ABC  Vol.2 No.2 , May 2012
Apoptosis-inducing activity of endocrine-disrupting chemicals in cultured PC12 cells
ABSTRACT
Endocrine-disrupting chemicals (EDCs) are known to exert estrogen-like effects that are similar to those made by naturally produced hormones or by inhibition of the receptors in the cell receiving the hormones. Recently, several reports have indicated that EDCs can affect the developing central nervous system. In our current study, we report that some EDCs induce apoptosis in cultured PC12 cells and can be classified into three groups. Bisphenol A (BPA), p-nonylphenol (NP) and tributyltin chloride (TBT) were found to induce endoplasmic reticulum (ER) stress-associated apoptosis and activate the unfolded protein response (UPR) system, whereas benomyl (beno) induced non-ER stress-associated apoptosis. The half-maximal apoptosis-inducing concentrations (IC50) of these EDCs were 160 μM for BPA, 25.6 μM for NP, 640 nM for TBT and 48 μM for beno. Although these concentrations are higher than those found in the environment, some EDCs may have apoptotic effects on various cells in the body, including neurons, through their accumulation in the body over time or condensation through the food chain. On the other hand, benzopyrene, fenvalerate, styrene monomer and bis(2-ethylhexyl)phthalate did not induce apoptosis in PC12 cells. We analyzed also whether apoptosis-inducing EDCs had an estrogen-like effect on cultured PC12 cells transfected with a luciferase reporter plasmid, the activity of which is dependent on estrogen receptor α. We found that BPA had an estrogen-like effect (EC50 = 5.9 μM) but that NP, TBT and beno did not in transfected PC12 cells. These results suggest that BPA may predomi-nantly exert estrogenic effects, but others may pre-dominantly have apoptosis-inducing effects on cells in the body exposed to a polluted environment.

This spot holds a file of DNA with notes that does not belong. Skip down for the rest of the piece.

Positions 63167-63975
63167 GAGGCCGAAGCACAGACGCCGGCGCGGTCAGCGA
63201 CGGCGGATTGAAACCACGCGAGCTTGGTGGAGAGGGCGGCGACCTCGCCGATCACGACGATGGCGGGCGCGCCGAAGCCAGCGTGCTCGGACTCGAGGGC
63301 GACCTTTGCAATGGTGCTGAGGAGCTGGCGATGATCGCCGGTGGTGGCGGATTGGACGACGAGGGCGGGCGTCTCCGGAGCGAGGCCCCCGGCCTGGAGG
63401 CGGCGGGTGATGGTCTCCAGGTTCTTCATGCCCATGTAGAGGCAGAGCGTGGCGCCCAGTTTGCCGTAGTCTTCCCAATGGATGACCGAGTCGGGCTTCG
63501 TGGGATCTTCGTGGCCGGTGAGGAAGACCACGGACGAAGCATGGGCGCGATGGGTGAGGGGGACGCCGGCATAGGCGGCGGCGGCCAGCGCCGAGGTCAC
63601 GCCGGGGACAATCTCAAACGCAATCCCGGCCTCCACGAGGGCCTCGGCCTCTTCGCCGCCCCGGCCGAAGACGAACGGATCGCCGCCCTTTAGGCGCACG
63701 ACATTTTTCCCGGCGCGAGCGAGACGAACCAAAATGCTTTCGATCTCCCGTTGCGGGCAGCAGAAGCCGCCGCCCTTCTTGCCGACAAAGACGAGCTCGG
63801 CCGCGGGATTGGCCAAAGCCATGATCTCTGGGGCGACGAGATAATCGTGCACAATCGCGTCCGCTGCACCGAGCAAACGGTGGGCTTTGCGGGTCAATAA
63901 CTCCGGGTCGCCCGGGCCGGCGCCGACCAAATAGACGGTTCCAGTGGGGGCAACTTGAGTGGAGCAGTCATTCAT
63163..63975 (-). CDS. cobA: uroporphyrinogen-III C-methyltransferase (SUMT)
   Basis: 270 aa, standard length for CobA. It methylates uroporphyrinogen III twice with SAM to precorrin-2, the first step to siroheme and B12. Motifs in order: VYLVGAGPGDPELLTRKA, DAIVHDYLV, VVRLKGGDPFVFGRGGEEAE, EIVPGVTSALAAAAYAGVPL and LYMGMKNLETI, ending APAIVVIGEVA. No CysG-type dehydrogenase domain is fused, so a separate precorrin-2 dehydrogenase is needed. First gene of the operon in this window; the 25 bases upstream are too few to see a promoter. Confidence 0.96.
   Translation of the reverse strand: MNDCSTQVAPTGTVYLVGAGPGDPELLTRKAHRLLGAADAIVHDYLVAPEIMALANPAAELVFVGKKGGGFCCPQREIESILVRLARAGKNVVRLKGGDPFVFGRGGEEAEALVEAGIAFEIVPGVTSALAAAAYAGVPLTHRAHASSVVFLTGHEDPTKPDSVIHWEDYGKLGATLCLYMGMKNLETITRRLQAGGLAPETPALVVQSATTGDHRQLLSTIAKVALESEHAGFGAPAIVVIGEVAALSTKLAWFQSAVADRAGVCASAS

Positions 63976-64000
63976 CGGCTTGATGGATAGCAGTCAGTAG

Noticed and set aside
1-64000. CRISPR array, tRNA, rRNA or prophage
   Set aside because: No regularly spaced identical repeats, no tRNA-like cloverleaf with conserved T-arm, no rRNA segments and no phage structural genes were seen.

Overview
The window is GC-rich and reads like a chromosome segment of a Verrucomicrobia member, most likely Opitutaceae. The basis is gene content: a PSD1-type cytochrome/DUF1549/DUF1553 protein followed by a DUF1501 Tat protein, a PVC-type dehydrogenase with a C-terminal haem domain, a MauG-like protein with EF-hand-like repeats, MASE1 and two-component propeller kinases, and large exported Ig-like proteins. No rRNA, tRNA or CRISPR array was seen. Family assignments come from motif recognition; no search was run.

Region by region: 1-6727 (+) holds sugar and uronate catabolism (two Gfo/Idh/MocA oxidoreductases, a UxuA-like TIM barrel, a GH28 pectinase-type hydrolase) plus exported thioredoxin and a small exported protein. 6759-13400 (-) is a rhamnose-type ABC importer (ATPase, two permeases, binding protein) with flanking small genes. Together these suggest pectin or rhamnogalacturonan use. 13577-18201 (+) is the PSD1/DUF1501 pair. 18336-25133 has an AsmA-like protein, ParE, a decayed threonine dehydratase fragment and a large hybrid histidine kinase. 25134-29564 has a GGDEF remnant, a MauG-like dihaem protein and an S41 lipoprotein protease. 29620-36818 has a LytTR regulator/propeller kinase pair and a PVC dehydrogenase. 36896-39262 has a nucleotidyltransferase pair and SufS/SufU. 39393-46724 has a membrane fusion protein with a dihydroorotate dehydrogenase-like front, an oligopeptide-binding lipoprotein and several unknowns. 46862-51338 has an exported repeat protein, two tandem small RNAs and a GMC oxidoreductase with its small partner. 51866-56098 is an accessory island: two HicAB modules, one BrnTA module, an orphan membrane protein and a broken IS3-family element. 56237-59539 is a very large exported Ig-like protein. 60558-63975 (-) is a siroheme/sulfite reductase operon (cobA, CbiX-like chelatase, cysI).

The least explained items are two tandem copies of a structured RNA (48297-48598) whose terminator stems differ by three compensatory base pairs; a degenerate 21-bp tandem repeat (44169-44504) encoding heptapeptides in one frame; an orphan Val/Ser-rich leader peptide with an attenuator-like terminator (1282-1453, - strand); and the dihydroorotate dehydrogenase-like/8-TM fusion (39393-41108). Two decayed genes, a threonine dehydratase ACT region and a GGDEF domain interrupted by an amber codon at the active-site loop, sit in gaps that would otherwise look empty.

Cite this paper
Sasaya, H. , Yasuzumi, K. , Maruoka, H. , Fujita, A. , Kato, Y. , Waki, T. , Shimoke, K. and Ikeuchi, T. (2012) Apoptosis-inducing activity of endocrine-disrupting chemicals in cultured PC12 cells. Advances in Biological Chemistry, 2, 92-105. doi: 10.4236/abc.2012.22012.
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